This information is derived from the State Department's Office of Investment Affairs' Investment Climate Statement. Any questions on the ICS can be directed to EB-ICS-DL@state.gov
Last Published: 7/31/2017
The U.S.-Colombia CTPA entered into force on May 15, 2012 and improves legal security and the investment environment while eliminating tariffs and other barriers to trade in goods and services.  The agreement grants investors the right to establish, acquire, and operate investments on an equal footing with local investors as well as investors of other countries with bilateral investment treaties or investment chapters in free trade agreements with Colombia.  It also provides U.S. investors in Colombia protections that foreign investors have under the U.S. legal system, including due process and the right to receive fair market value for property in the event of an expropriation.

Colombia has thirteen free trade agreements or agreements of economic cooperation that include investment chapters with: United States, , European Union, Canada, Chile, Costa Rica, Cuba, Mexico, South Korea, CAN (Andean Community of Nations – Peru, Ecuador, Bolivia), the Pacific Alliance (Colombia, Chile, Mexico and Peru), EFTA (European Free Trade Area –Switzerland, Liechtenstein, Norway and Iceland), Mercosur (Brazil, Uruguay, Paraguay, and Argentina), and Central America’s Northern Triangle (El Salvador, Honduras, and Guatemala).  Colombia has subscribed trade agreements with Panama and Israel but they have not yet been ratified.  There are ongoing FTA negotiations with Japan and Turkey.  Another five agreements are being explored with Australia, China, the Dominican Republic, India, and Singapore.  Additionally, Colombia has stand-alone bilateral investment treaties in force with China, India, Peru, Spain, Switzerland, the United Kingdom, and Japan.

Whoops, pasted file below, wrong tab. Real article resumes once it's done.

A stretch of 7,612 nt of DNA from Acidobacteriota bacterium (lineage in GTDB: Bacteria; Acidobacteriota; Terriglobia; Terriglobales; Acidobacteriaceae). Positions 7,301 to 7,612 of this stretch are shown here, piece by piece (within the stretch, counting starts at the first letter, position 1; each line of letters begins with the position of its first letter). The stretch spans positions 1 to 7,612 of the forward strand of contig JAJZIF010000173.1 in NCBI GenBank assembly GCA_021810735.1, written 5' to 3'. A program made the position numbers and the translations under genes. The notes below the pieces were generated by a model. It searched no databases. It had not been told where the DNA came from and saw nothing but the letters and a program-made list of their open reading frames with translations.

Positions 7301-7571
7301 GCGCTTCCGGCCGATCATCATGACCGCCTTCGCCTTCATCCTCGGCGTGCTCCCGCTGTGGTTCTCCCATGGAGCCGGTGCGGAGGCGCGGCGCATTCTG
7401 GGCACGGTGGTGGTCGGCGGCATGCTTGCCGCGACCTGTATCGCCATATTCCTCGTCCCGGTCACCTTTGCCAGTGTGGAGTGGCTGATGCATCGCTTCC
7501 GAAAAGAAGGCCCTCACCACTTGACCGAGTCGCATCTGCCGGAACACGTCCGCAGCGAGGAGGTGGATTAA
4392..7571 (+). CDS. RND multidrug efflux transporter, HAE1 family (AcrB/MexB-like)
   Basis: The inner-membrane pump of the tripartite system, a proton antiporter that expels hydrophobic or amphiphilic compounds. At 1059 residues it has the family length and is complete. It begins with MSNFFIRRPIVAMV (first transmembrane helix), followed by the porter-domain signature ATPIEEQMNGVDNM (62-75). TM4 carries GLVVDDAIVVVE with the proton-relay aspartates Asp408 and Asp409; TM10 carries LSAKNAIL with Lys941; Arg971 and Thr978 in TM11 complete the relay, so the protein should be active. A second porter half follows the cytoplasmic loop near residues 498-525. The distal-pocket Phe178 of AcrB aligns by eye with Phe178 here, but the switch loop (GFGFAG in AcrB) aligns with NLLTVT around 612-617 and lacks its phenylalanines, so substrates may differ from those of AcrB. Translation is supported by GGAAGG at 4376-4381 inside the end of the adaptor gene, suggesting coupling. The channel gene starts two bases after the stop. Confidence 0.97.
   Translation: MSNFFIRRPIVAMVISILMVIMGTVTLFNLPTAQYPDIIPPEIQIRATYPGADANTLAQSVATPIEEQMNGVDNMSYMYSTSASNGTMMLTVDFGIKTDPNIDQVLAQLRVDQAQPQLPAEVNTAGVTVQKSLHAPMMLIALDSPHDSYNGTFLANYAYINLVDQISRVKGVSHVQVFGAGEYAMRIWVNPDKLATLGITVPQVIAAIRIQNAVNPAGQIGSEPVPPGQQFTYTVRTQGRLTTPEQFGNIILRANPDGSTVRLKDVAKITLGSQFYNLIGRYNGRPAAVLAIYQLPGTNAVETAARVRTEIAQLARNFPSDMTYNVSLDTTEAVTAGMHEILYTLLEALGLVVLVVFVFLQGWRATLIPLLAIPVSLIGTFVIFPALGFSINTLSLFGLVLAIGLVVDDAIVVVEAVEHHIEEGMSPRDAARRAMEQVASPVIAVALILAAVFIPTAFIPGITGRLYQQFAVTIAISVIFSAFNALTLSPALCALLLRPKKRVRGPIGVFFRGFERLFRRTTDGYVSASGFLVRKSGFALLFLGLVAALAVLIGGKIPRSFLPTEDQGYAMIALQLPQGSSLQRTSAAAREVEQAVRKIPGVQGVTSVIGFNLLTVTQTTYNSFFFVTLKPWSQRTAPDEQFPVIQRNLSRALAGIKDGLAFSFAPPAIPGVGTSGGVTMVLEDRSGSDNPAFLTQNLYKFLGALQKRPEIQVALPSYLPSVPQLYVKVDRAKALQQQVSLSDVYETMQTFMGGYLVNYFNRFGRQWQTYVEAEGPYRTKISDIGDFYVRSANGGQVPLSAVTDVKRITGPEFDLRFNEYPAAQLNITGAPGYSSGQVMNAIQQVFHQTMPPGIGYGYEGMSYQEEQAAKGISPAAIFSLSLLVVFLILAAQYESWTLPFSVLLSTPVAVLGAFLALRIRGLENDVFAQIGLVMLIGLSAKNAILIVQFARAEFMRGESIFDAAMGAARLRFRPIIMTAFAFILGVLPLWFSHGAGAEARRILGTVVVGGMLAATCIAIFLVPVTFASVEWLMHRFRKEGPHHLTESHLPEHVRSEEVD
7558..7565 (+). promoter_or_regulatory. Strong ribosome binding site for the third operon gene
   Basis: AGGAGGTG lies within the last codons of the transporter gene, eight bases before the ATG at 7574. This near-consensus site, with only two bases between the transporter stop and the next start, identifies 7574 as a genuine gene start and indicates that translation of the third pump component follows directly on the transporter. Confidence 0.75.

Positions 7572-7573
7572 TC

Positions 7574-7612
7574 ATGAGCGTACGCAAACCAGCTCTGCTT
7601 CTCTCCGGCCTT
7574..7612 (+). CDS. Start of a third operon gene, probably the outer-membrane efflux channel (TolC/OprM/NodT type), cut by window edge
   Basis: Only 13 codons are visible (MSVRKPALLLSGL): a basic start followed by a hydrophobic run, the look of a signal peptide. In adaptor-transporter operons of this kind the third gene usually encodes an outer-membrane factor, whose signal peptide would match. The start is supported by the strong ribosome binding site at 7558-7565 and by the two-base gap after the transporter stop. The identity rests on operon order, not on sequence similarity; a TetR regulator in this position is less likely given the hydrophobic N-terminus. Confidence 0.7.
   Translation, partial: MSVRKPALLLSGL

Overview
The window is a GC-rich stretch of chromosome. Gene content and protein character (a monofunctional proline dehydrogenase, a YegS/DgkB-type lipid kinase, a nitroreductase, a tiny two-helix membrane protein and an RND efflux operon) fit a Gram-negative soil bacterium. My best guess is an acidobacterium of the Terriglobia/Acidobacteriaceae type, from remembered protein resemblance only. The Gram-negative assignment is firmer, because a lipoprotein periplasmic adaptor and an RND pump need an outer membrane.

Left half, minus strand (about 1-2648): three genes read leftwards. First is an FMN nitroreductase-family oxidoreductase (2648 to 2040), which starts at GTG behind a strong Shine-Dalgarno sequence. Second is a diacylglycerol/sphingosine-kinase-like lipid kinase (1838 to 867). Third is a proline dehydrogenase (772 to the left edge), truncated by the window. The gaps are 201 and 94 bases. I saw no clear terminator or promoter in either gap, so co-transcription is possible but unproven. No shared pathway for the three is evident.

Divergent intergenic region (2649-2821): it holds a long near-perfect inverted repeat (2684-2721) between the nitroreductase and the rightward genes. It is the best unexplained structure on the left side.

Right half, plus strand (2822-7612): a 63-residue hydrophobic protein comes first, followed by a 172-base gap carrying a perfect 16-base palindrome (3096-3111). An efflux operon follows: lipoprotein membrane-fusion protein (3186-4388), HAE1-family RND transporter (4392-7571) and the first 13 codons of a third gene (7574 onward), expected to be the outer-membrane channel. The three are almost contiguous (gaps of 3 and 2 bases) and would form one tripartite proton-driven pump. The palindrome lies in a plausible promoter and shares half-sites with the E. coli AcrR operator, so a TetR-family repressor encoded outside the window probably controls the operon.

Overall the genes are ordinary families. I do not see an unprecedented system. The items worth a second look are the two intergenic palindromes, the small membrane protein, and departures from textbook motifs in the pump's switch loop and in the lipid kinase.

Colombia has double taxation treaties with Spain, Chile, Switzerland, Canada, India, Portugal, Mexico, South Korea, France and the Czech Republic.  Talks have concluded successfully with Belgium.  Colombia is currently negotiating double taxation agreements with Germany, the Netherlands, Japan, Panama, and the United States.

Prepared by our U.S. Embassies abroad. With its network of 108 offices across the United States and in more than 75 countries, the U.S. Commercial Service of the U.S. Department of Commerce utilizes its global presence and international marketing expertise to help U.S. companies sell their products and services worldwide. Locate the U.S. Commercial Service trade specialist in the U.S. nearest you by visiting http://export.gov/usoffices.



Colombia Economic Development and Investment Market Access International Agreements